I have been working along these same lines, but am still waiting for a Canon lens adapter to arrive so I can have decent glass in front of the sensor (the basic is OK, but I have a few Canon lenses that knock it out of the park).

Meanwhile, I have a slightly tweaked version of uvc-gadget that does not jump to 100% CPU when the camera is off: https://github.com/rcarmo/uvc-gadget

I tried the K&F Concept lens adapter, but the big caveat is the sensor size difference, so effectively you get a huge zoom factor. Using the Kit lens from my Canon, I either need to put the camera module meters away from my face or meeting participants are only going to see my nose. :)

I have a 18-55(?) which is blatantly overkill but might be easier to tune in that regard. Biggest concern I have right now is aperture size, and I certainly don't expect things to be perfect on the first try :)

The crop factor of this camera is about 5.6, so 18 mm behaves like a 105 mm telephoto. For a portrait shot the camera needs to be about 3-4 meters away from you.

7.9mm(1/2.3”) diagonal is not exactly huge, same or smaller than many smartphones.

To be honest, I didn't realize that that sensor just about the size of an iPhone's sensor. I would have guessed the iPhone's camera sensor is smaller. It really blew my mind how compact the whole iPhone camera package is.

Flagship smartphones are cameras first, and phones second.

The iPhone camera module is among most expensive parts in the bill of materials, at about $37.60.

The Apple processor is about $30. NAND and RAM? $40 combined. TrueDepth? $17.

I'm not entirely sure about this situation, but sensor size numbers often don't reflect an actual measurement of the physical size of the sensor. It's all based on old film standards.

Fractional inches notation is based on imaging tubes, not films.

There were of cylindrical fluorescent vacuum tubes that has rectangular imaging area at one end. Inch size notation like 1” or 1/1.2” for CMOS sensors denote size of equivalent imaging tube diameter for its imaging area.

“135 full frame”, “APS-C”, “Super 35mm”, “Medium format” on the other hand refers to film sizes, and thus respective imaging area dimensions.

Maybe jimmies meant compared to webcams?

Last time I hooked up my 5d3 to Teams I saw a nice capture but the other participants saw something that appeared like a 5kib/s 320p feed. When I switched back to the internal webcam the picture was 720p so it wasn’t my connection. Any ideas on this? (macOS, ODS, cam twist, and 5d3 over usb.)

It might have been too high quality, and teams squished it to save bandwidth for every participant?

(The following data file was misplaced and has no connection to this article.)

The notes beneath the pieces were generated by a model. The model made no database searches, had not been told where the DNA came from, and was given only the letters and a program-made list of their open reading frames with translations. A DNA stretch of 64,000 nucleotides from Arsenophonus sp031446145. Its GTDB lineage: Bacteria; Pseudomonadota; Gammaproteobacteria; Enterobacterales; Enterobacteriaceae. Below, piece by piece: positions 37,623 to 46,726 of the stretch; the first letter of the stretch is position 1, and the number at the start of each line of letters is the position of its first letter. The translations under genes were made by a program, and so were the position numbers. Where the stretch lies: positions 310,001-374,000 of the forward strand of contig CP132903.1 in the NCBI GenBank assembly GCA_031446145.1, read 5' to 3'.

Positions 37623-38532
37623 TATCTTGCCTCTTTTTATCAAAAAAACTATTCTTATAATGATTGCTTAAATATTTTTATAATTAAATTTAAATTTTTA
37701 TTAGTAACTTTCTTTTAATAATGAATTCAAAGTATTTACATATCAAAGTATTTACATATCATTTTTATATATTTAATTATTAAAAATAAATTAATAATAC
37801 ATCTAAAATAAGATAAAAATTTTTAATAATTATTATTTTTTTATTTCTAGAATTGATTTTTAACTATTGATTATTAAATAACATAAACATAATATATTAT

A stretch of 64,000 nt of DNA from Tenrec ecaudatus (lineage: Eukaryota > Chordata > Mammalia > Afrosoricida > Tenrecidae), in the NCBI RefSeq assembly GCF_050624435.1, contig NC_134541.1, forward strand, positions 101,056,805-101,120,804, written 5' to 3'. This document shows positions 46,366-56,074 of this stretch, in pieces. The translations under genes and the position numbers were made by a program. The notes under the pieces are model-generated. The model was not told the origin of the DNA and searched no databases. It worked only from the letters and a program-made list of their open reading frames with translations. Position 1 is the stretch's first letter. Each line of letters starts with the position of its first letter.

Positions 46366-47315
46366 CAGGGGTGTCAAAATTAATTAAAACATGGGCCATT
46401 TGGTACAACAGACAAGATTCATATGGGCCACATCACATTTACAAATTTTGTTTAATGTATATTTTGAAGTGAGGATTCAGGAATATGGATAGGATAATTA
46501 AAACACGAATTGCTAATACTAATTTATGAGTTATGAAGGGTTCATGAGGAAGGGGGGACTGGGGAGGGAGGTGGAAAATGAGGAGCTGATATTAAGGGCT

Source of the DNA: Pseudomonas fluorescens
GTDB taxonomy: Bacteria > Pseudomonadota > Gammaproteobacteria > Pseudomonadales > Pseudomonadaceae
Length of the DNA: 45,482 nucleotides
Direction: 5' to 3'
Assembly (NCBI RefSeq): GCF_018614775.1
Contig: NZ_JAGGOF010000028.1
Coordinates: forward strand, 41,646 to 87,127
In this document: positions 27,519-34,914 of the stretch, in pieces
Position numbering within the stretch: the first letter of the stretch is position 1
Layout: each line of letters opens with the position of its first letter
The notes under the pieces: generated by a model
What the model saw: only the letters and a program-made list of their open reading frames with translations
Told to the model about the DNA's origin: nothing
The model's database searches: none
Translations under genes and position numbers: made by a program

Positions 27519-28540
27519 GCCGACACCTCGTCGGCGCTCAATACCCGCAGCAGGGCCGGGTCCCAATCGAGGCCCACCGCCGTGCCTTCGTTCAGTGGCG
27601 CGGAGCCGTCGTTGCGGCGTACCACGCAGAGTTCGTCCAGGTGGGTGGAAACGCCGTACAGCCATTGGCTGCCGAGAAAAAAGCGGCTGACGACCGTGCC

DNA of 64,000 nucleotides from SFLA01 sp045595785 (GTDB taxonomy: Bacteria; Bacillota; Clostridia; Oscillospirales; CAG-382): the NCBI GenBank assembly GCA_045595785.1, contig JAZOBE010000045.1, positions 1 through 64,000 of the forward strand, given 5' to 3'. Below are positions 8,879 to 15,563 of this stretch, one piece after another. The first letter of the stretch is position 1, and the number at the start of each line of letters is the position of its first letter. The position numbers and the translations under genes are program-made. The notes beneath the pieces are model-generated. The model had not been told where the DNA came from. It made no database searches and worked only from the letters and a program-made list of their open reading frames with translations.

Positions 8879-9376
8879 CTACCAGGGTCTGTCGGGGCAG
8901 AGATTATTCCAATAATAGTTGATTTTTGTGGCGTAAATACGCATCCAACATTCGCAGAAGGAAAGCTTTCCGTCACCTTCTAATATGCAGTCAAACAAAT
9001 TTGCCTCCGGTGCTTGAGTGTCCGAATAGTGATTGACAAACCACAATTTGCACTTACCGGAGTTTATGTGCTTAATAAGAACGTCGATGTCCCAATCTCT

So why not squish it down to the same level as the internal webcam instead of completely down?

I see there are different lenses available for it (wide angle, telephoto etc.) are these photos using any of those? Or would lenses make it even better?

Also what is the output? Can it do 1080p60? Forgive my naivety if I am asking something obvious

- The wide angle (6mm) is the one I used. It has a good angle of view but with quite a bit of lens distortion.

- I haven't had time to look at the custom lenses, as this is quite confusing to me.

- Output is 1080p30. Here is the link for the specs: https://www.raspberrypi.org/documentation/hardware/camera/

Video quality for the demo video on showmewebcam github page is quite bad. I suspect it is mainly caused by the lens.

Are there any good lenses out there that don't cost a lot?

I could not find any good demo videos from the Rpi HQ camera. There are either macro shots showing the background blur, or some terrible medium range ones.

If a good lens costs an arm and a leg, it is probably still cheaper to buy used entry level mirrorless camera, and it will also have autofocus.

I really wish there were better webcams and I would not have to result some bulky mirrorless/dslr or iphone with droidcam.

See my other comment to the parent, but yeah, the lenses are a challenge. The 6mm is not great. Finding a workable cost effective lens is my biggest hurdle right now.

Have you considered adding a ring light?

When I imagine a classic webcam, it's definitely the Logitech QuickCam Express (1999), with its memorable industrial design of an orb perched atop a stumpy pyramid. It only predated the iSight (2003) by 4 years, although there were earlier models with a similar design under the Connectix brand name dating back to 1994.

That's what I thought it would be too --- the "eyeball" which became the standard icon for a webcam.

I remember buying one of those in 2000. It was even USB. A few years later someone gave me another eyeball Logitech without the stand and I just put it on a soda bottle filled with water with a bolt and wing nut through the cap (poor man's tripod). Comparing it to my old one, man was that a huge jump in quality and framerate in just 6 years.

I used it to make this fun little tool:


Whatever happened to that company that advertised IP cameras literally everywhere in the early days of the internet? I think the main one was called the X1 camera.

For those that weren’t around at the time it’s hard to overstate just how over the top ubiquitous that ad campaign was.

The webcam use case even made its way into browsers, ie multipart/x-mixed-replace was specifically introduced in support of hooking up IP/HTTP-capable cams.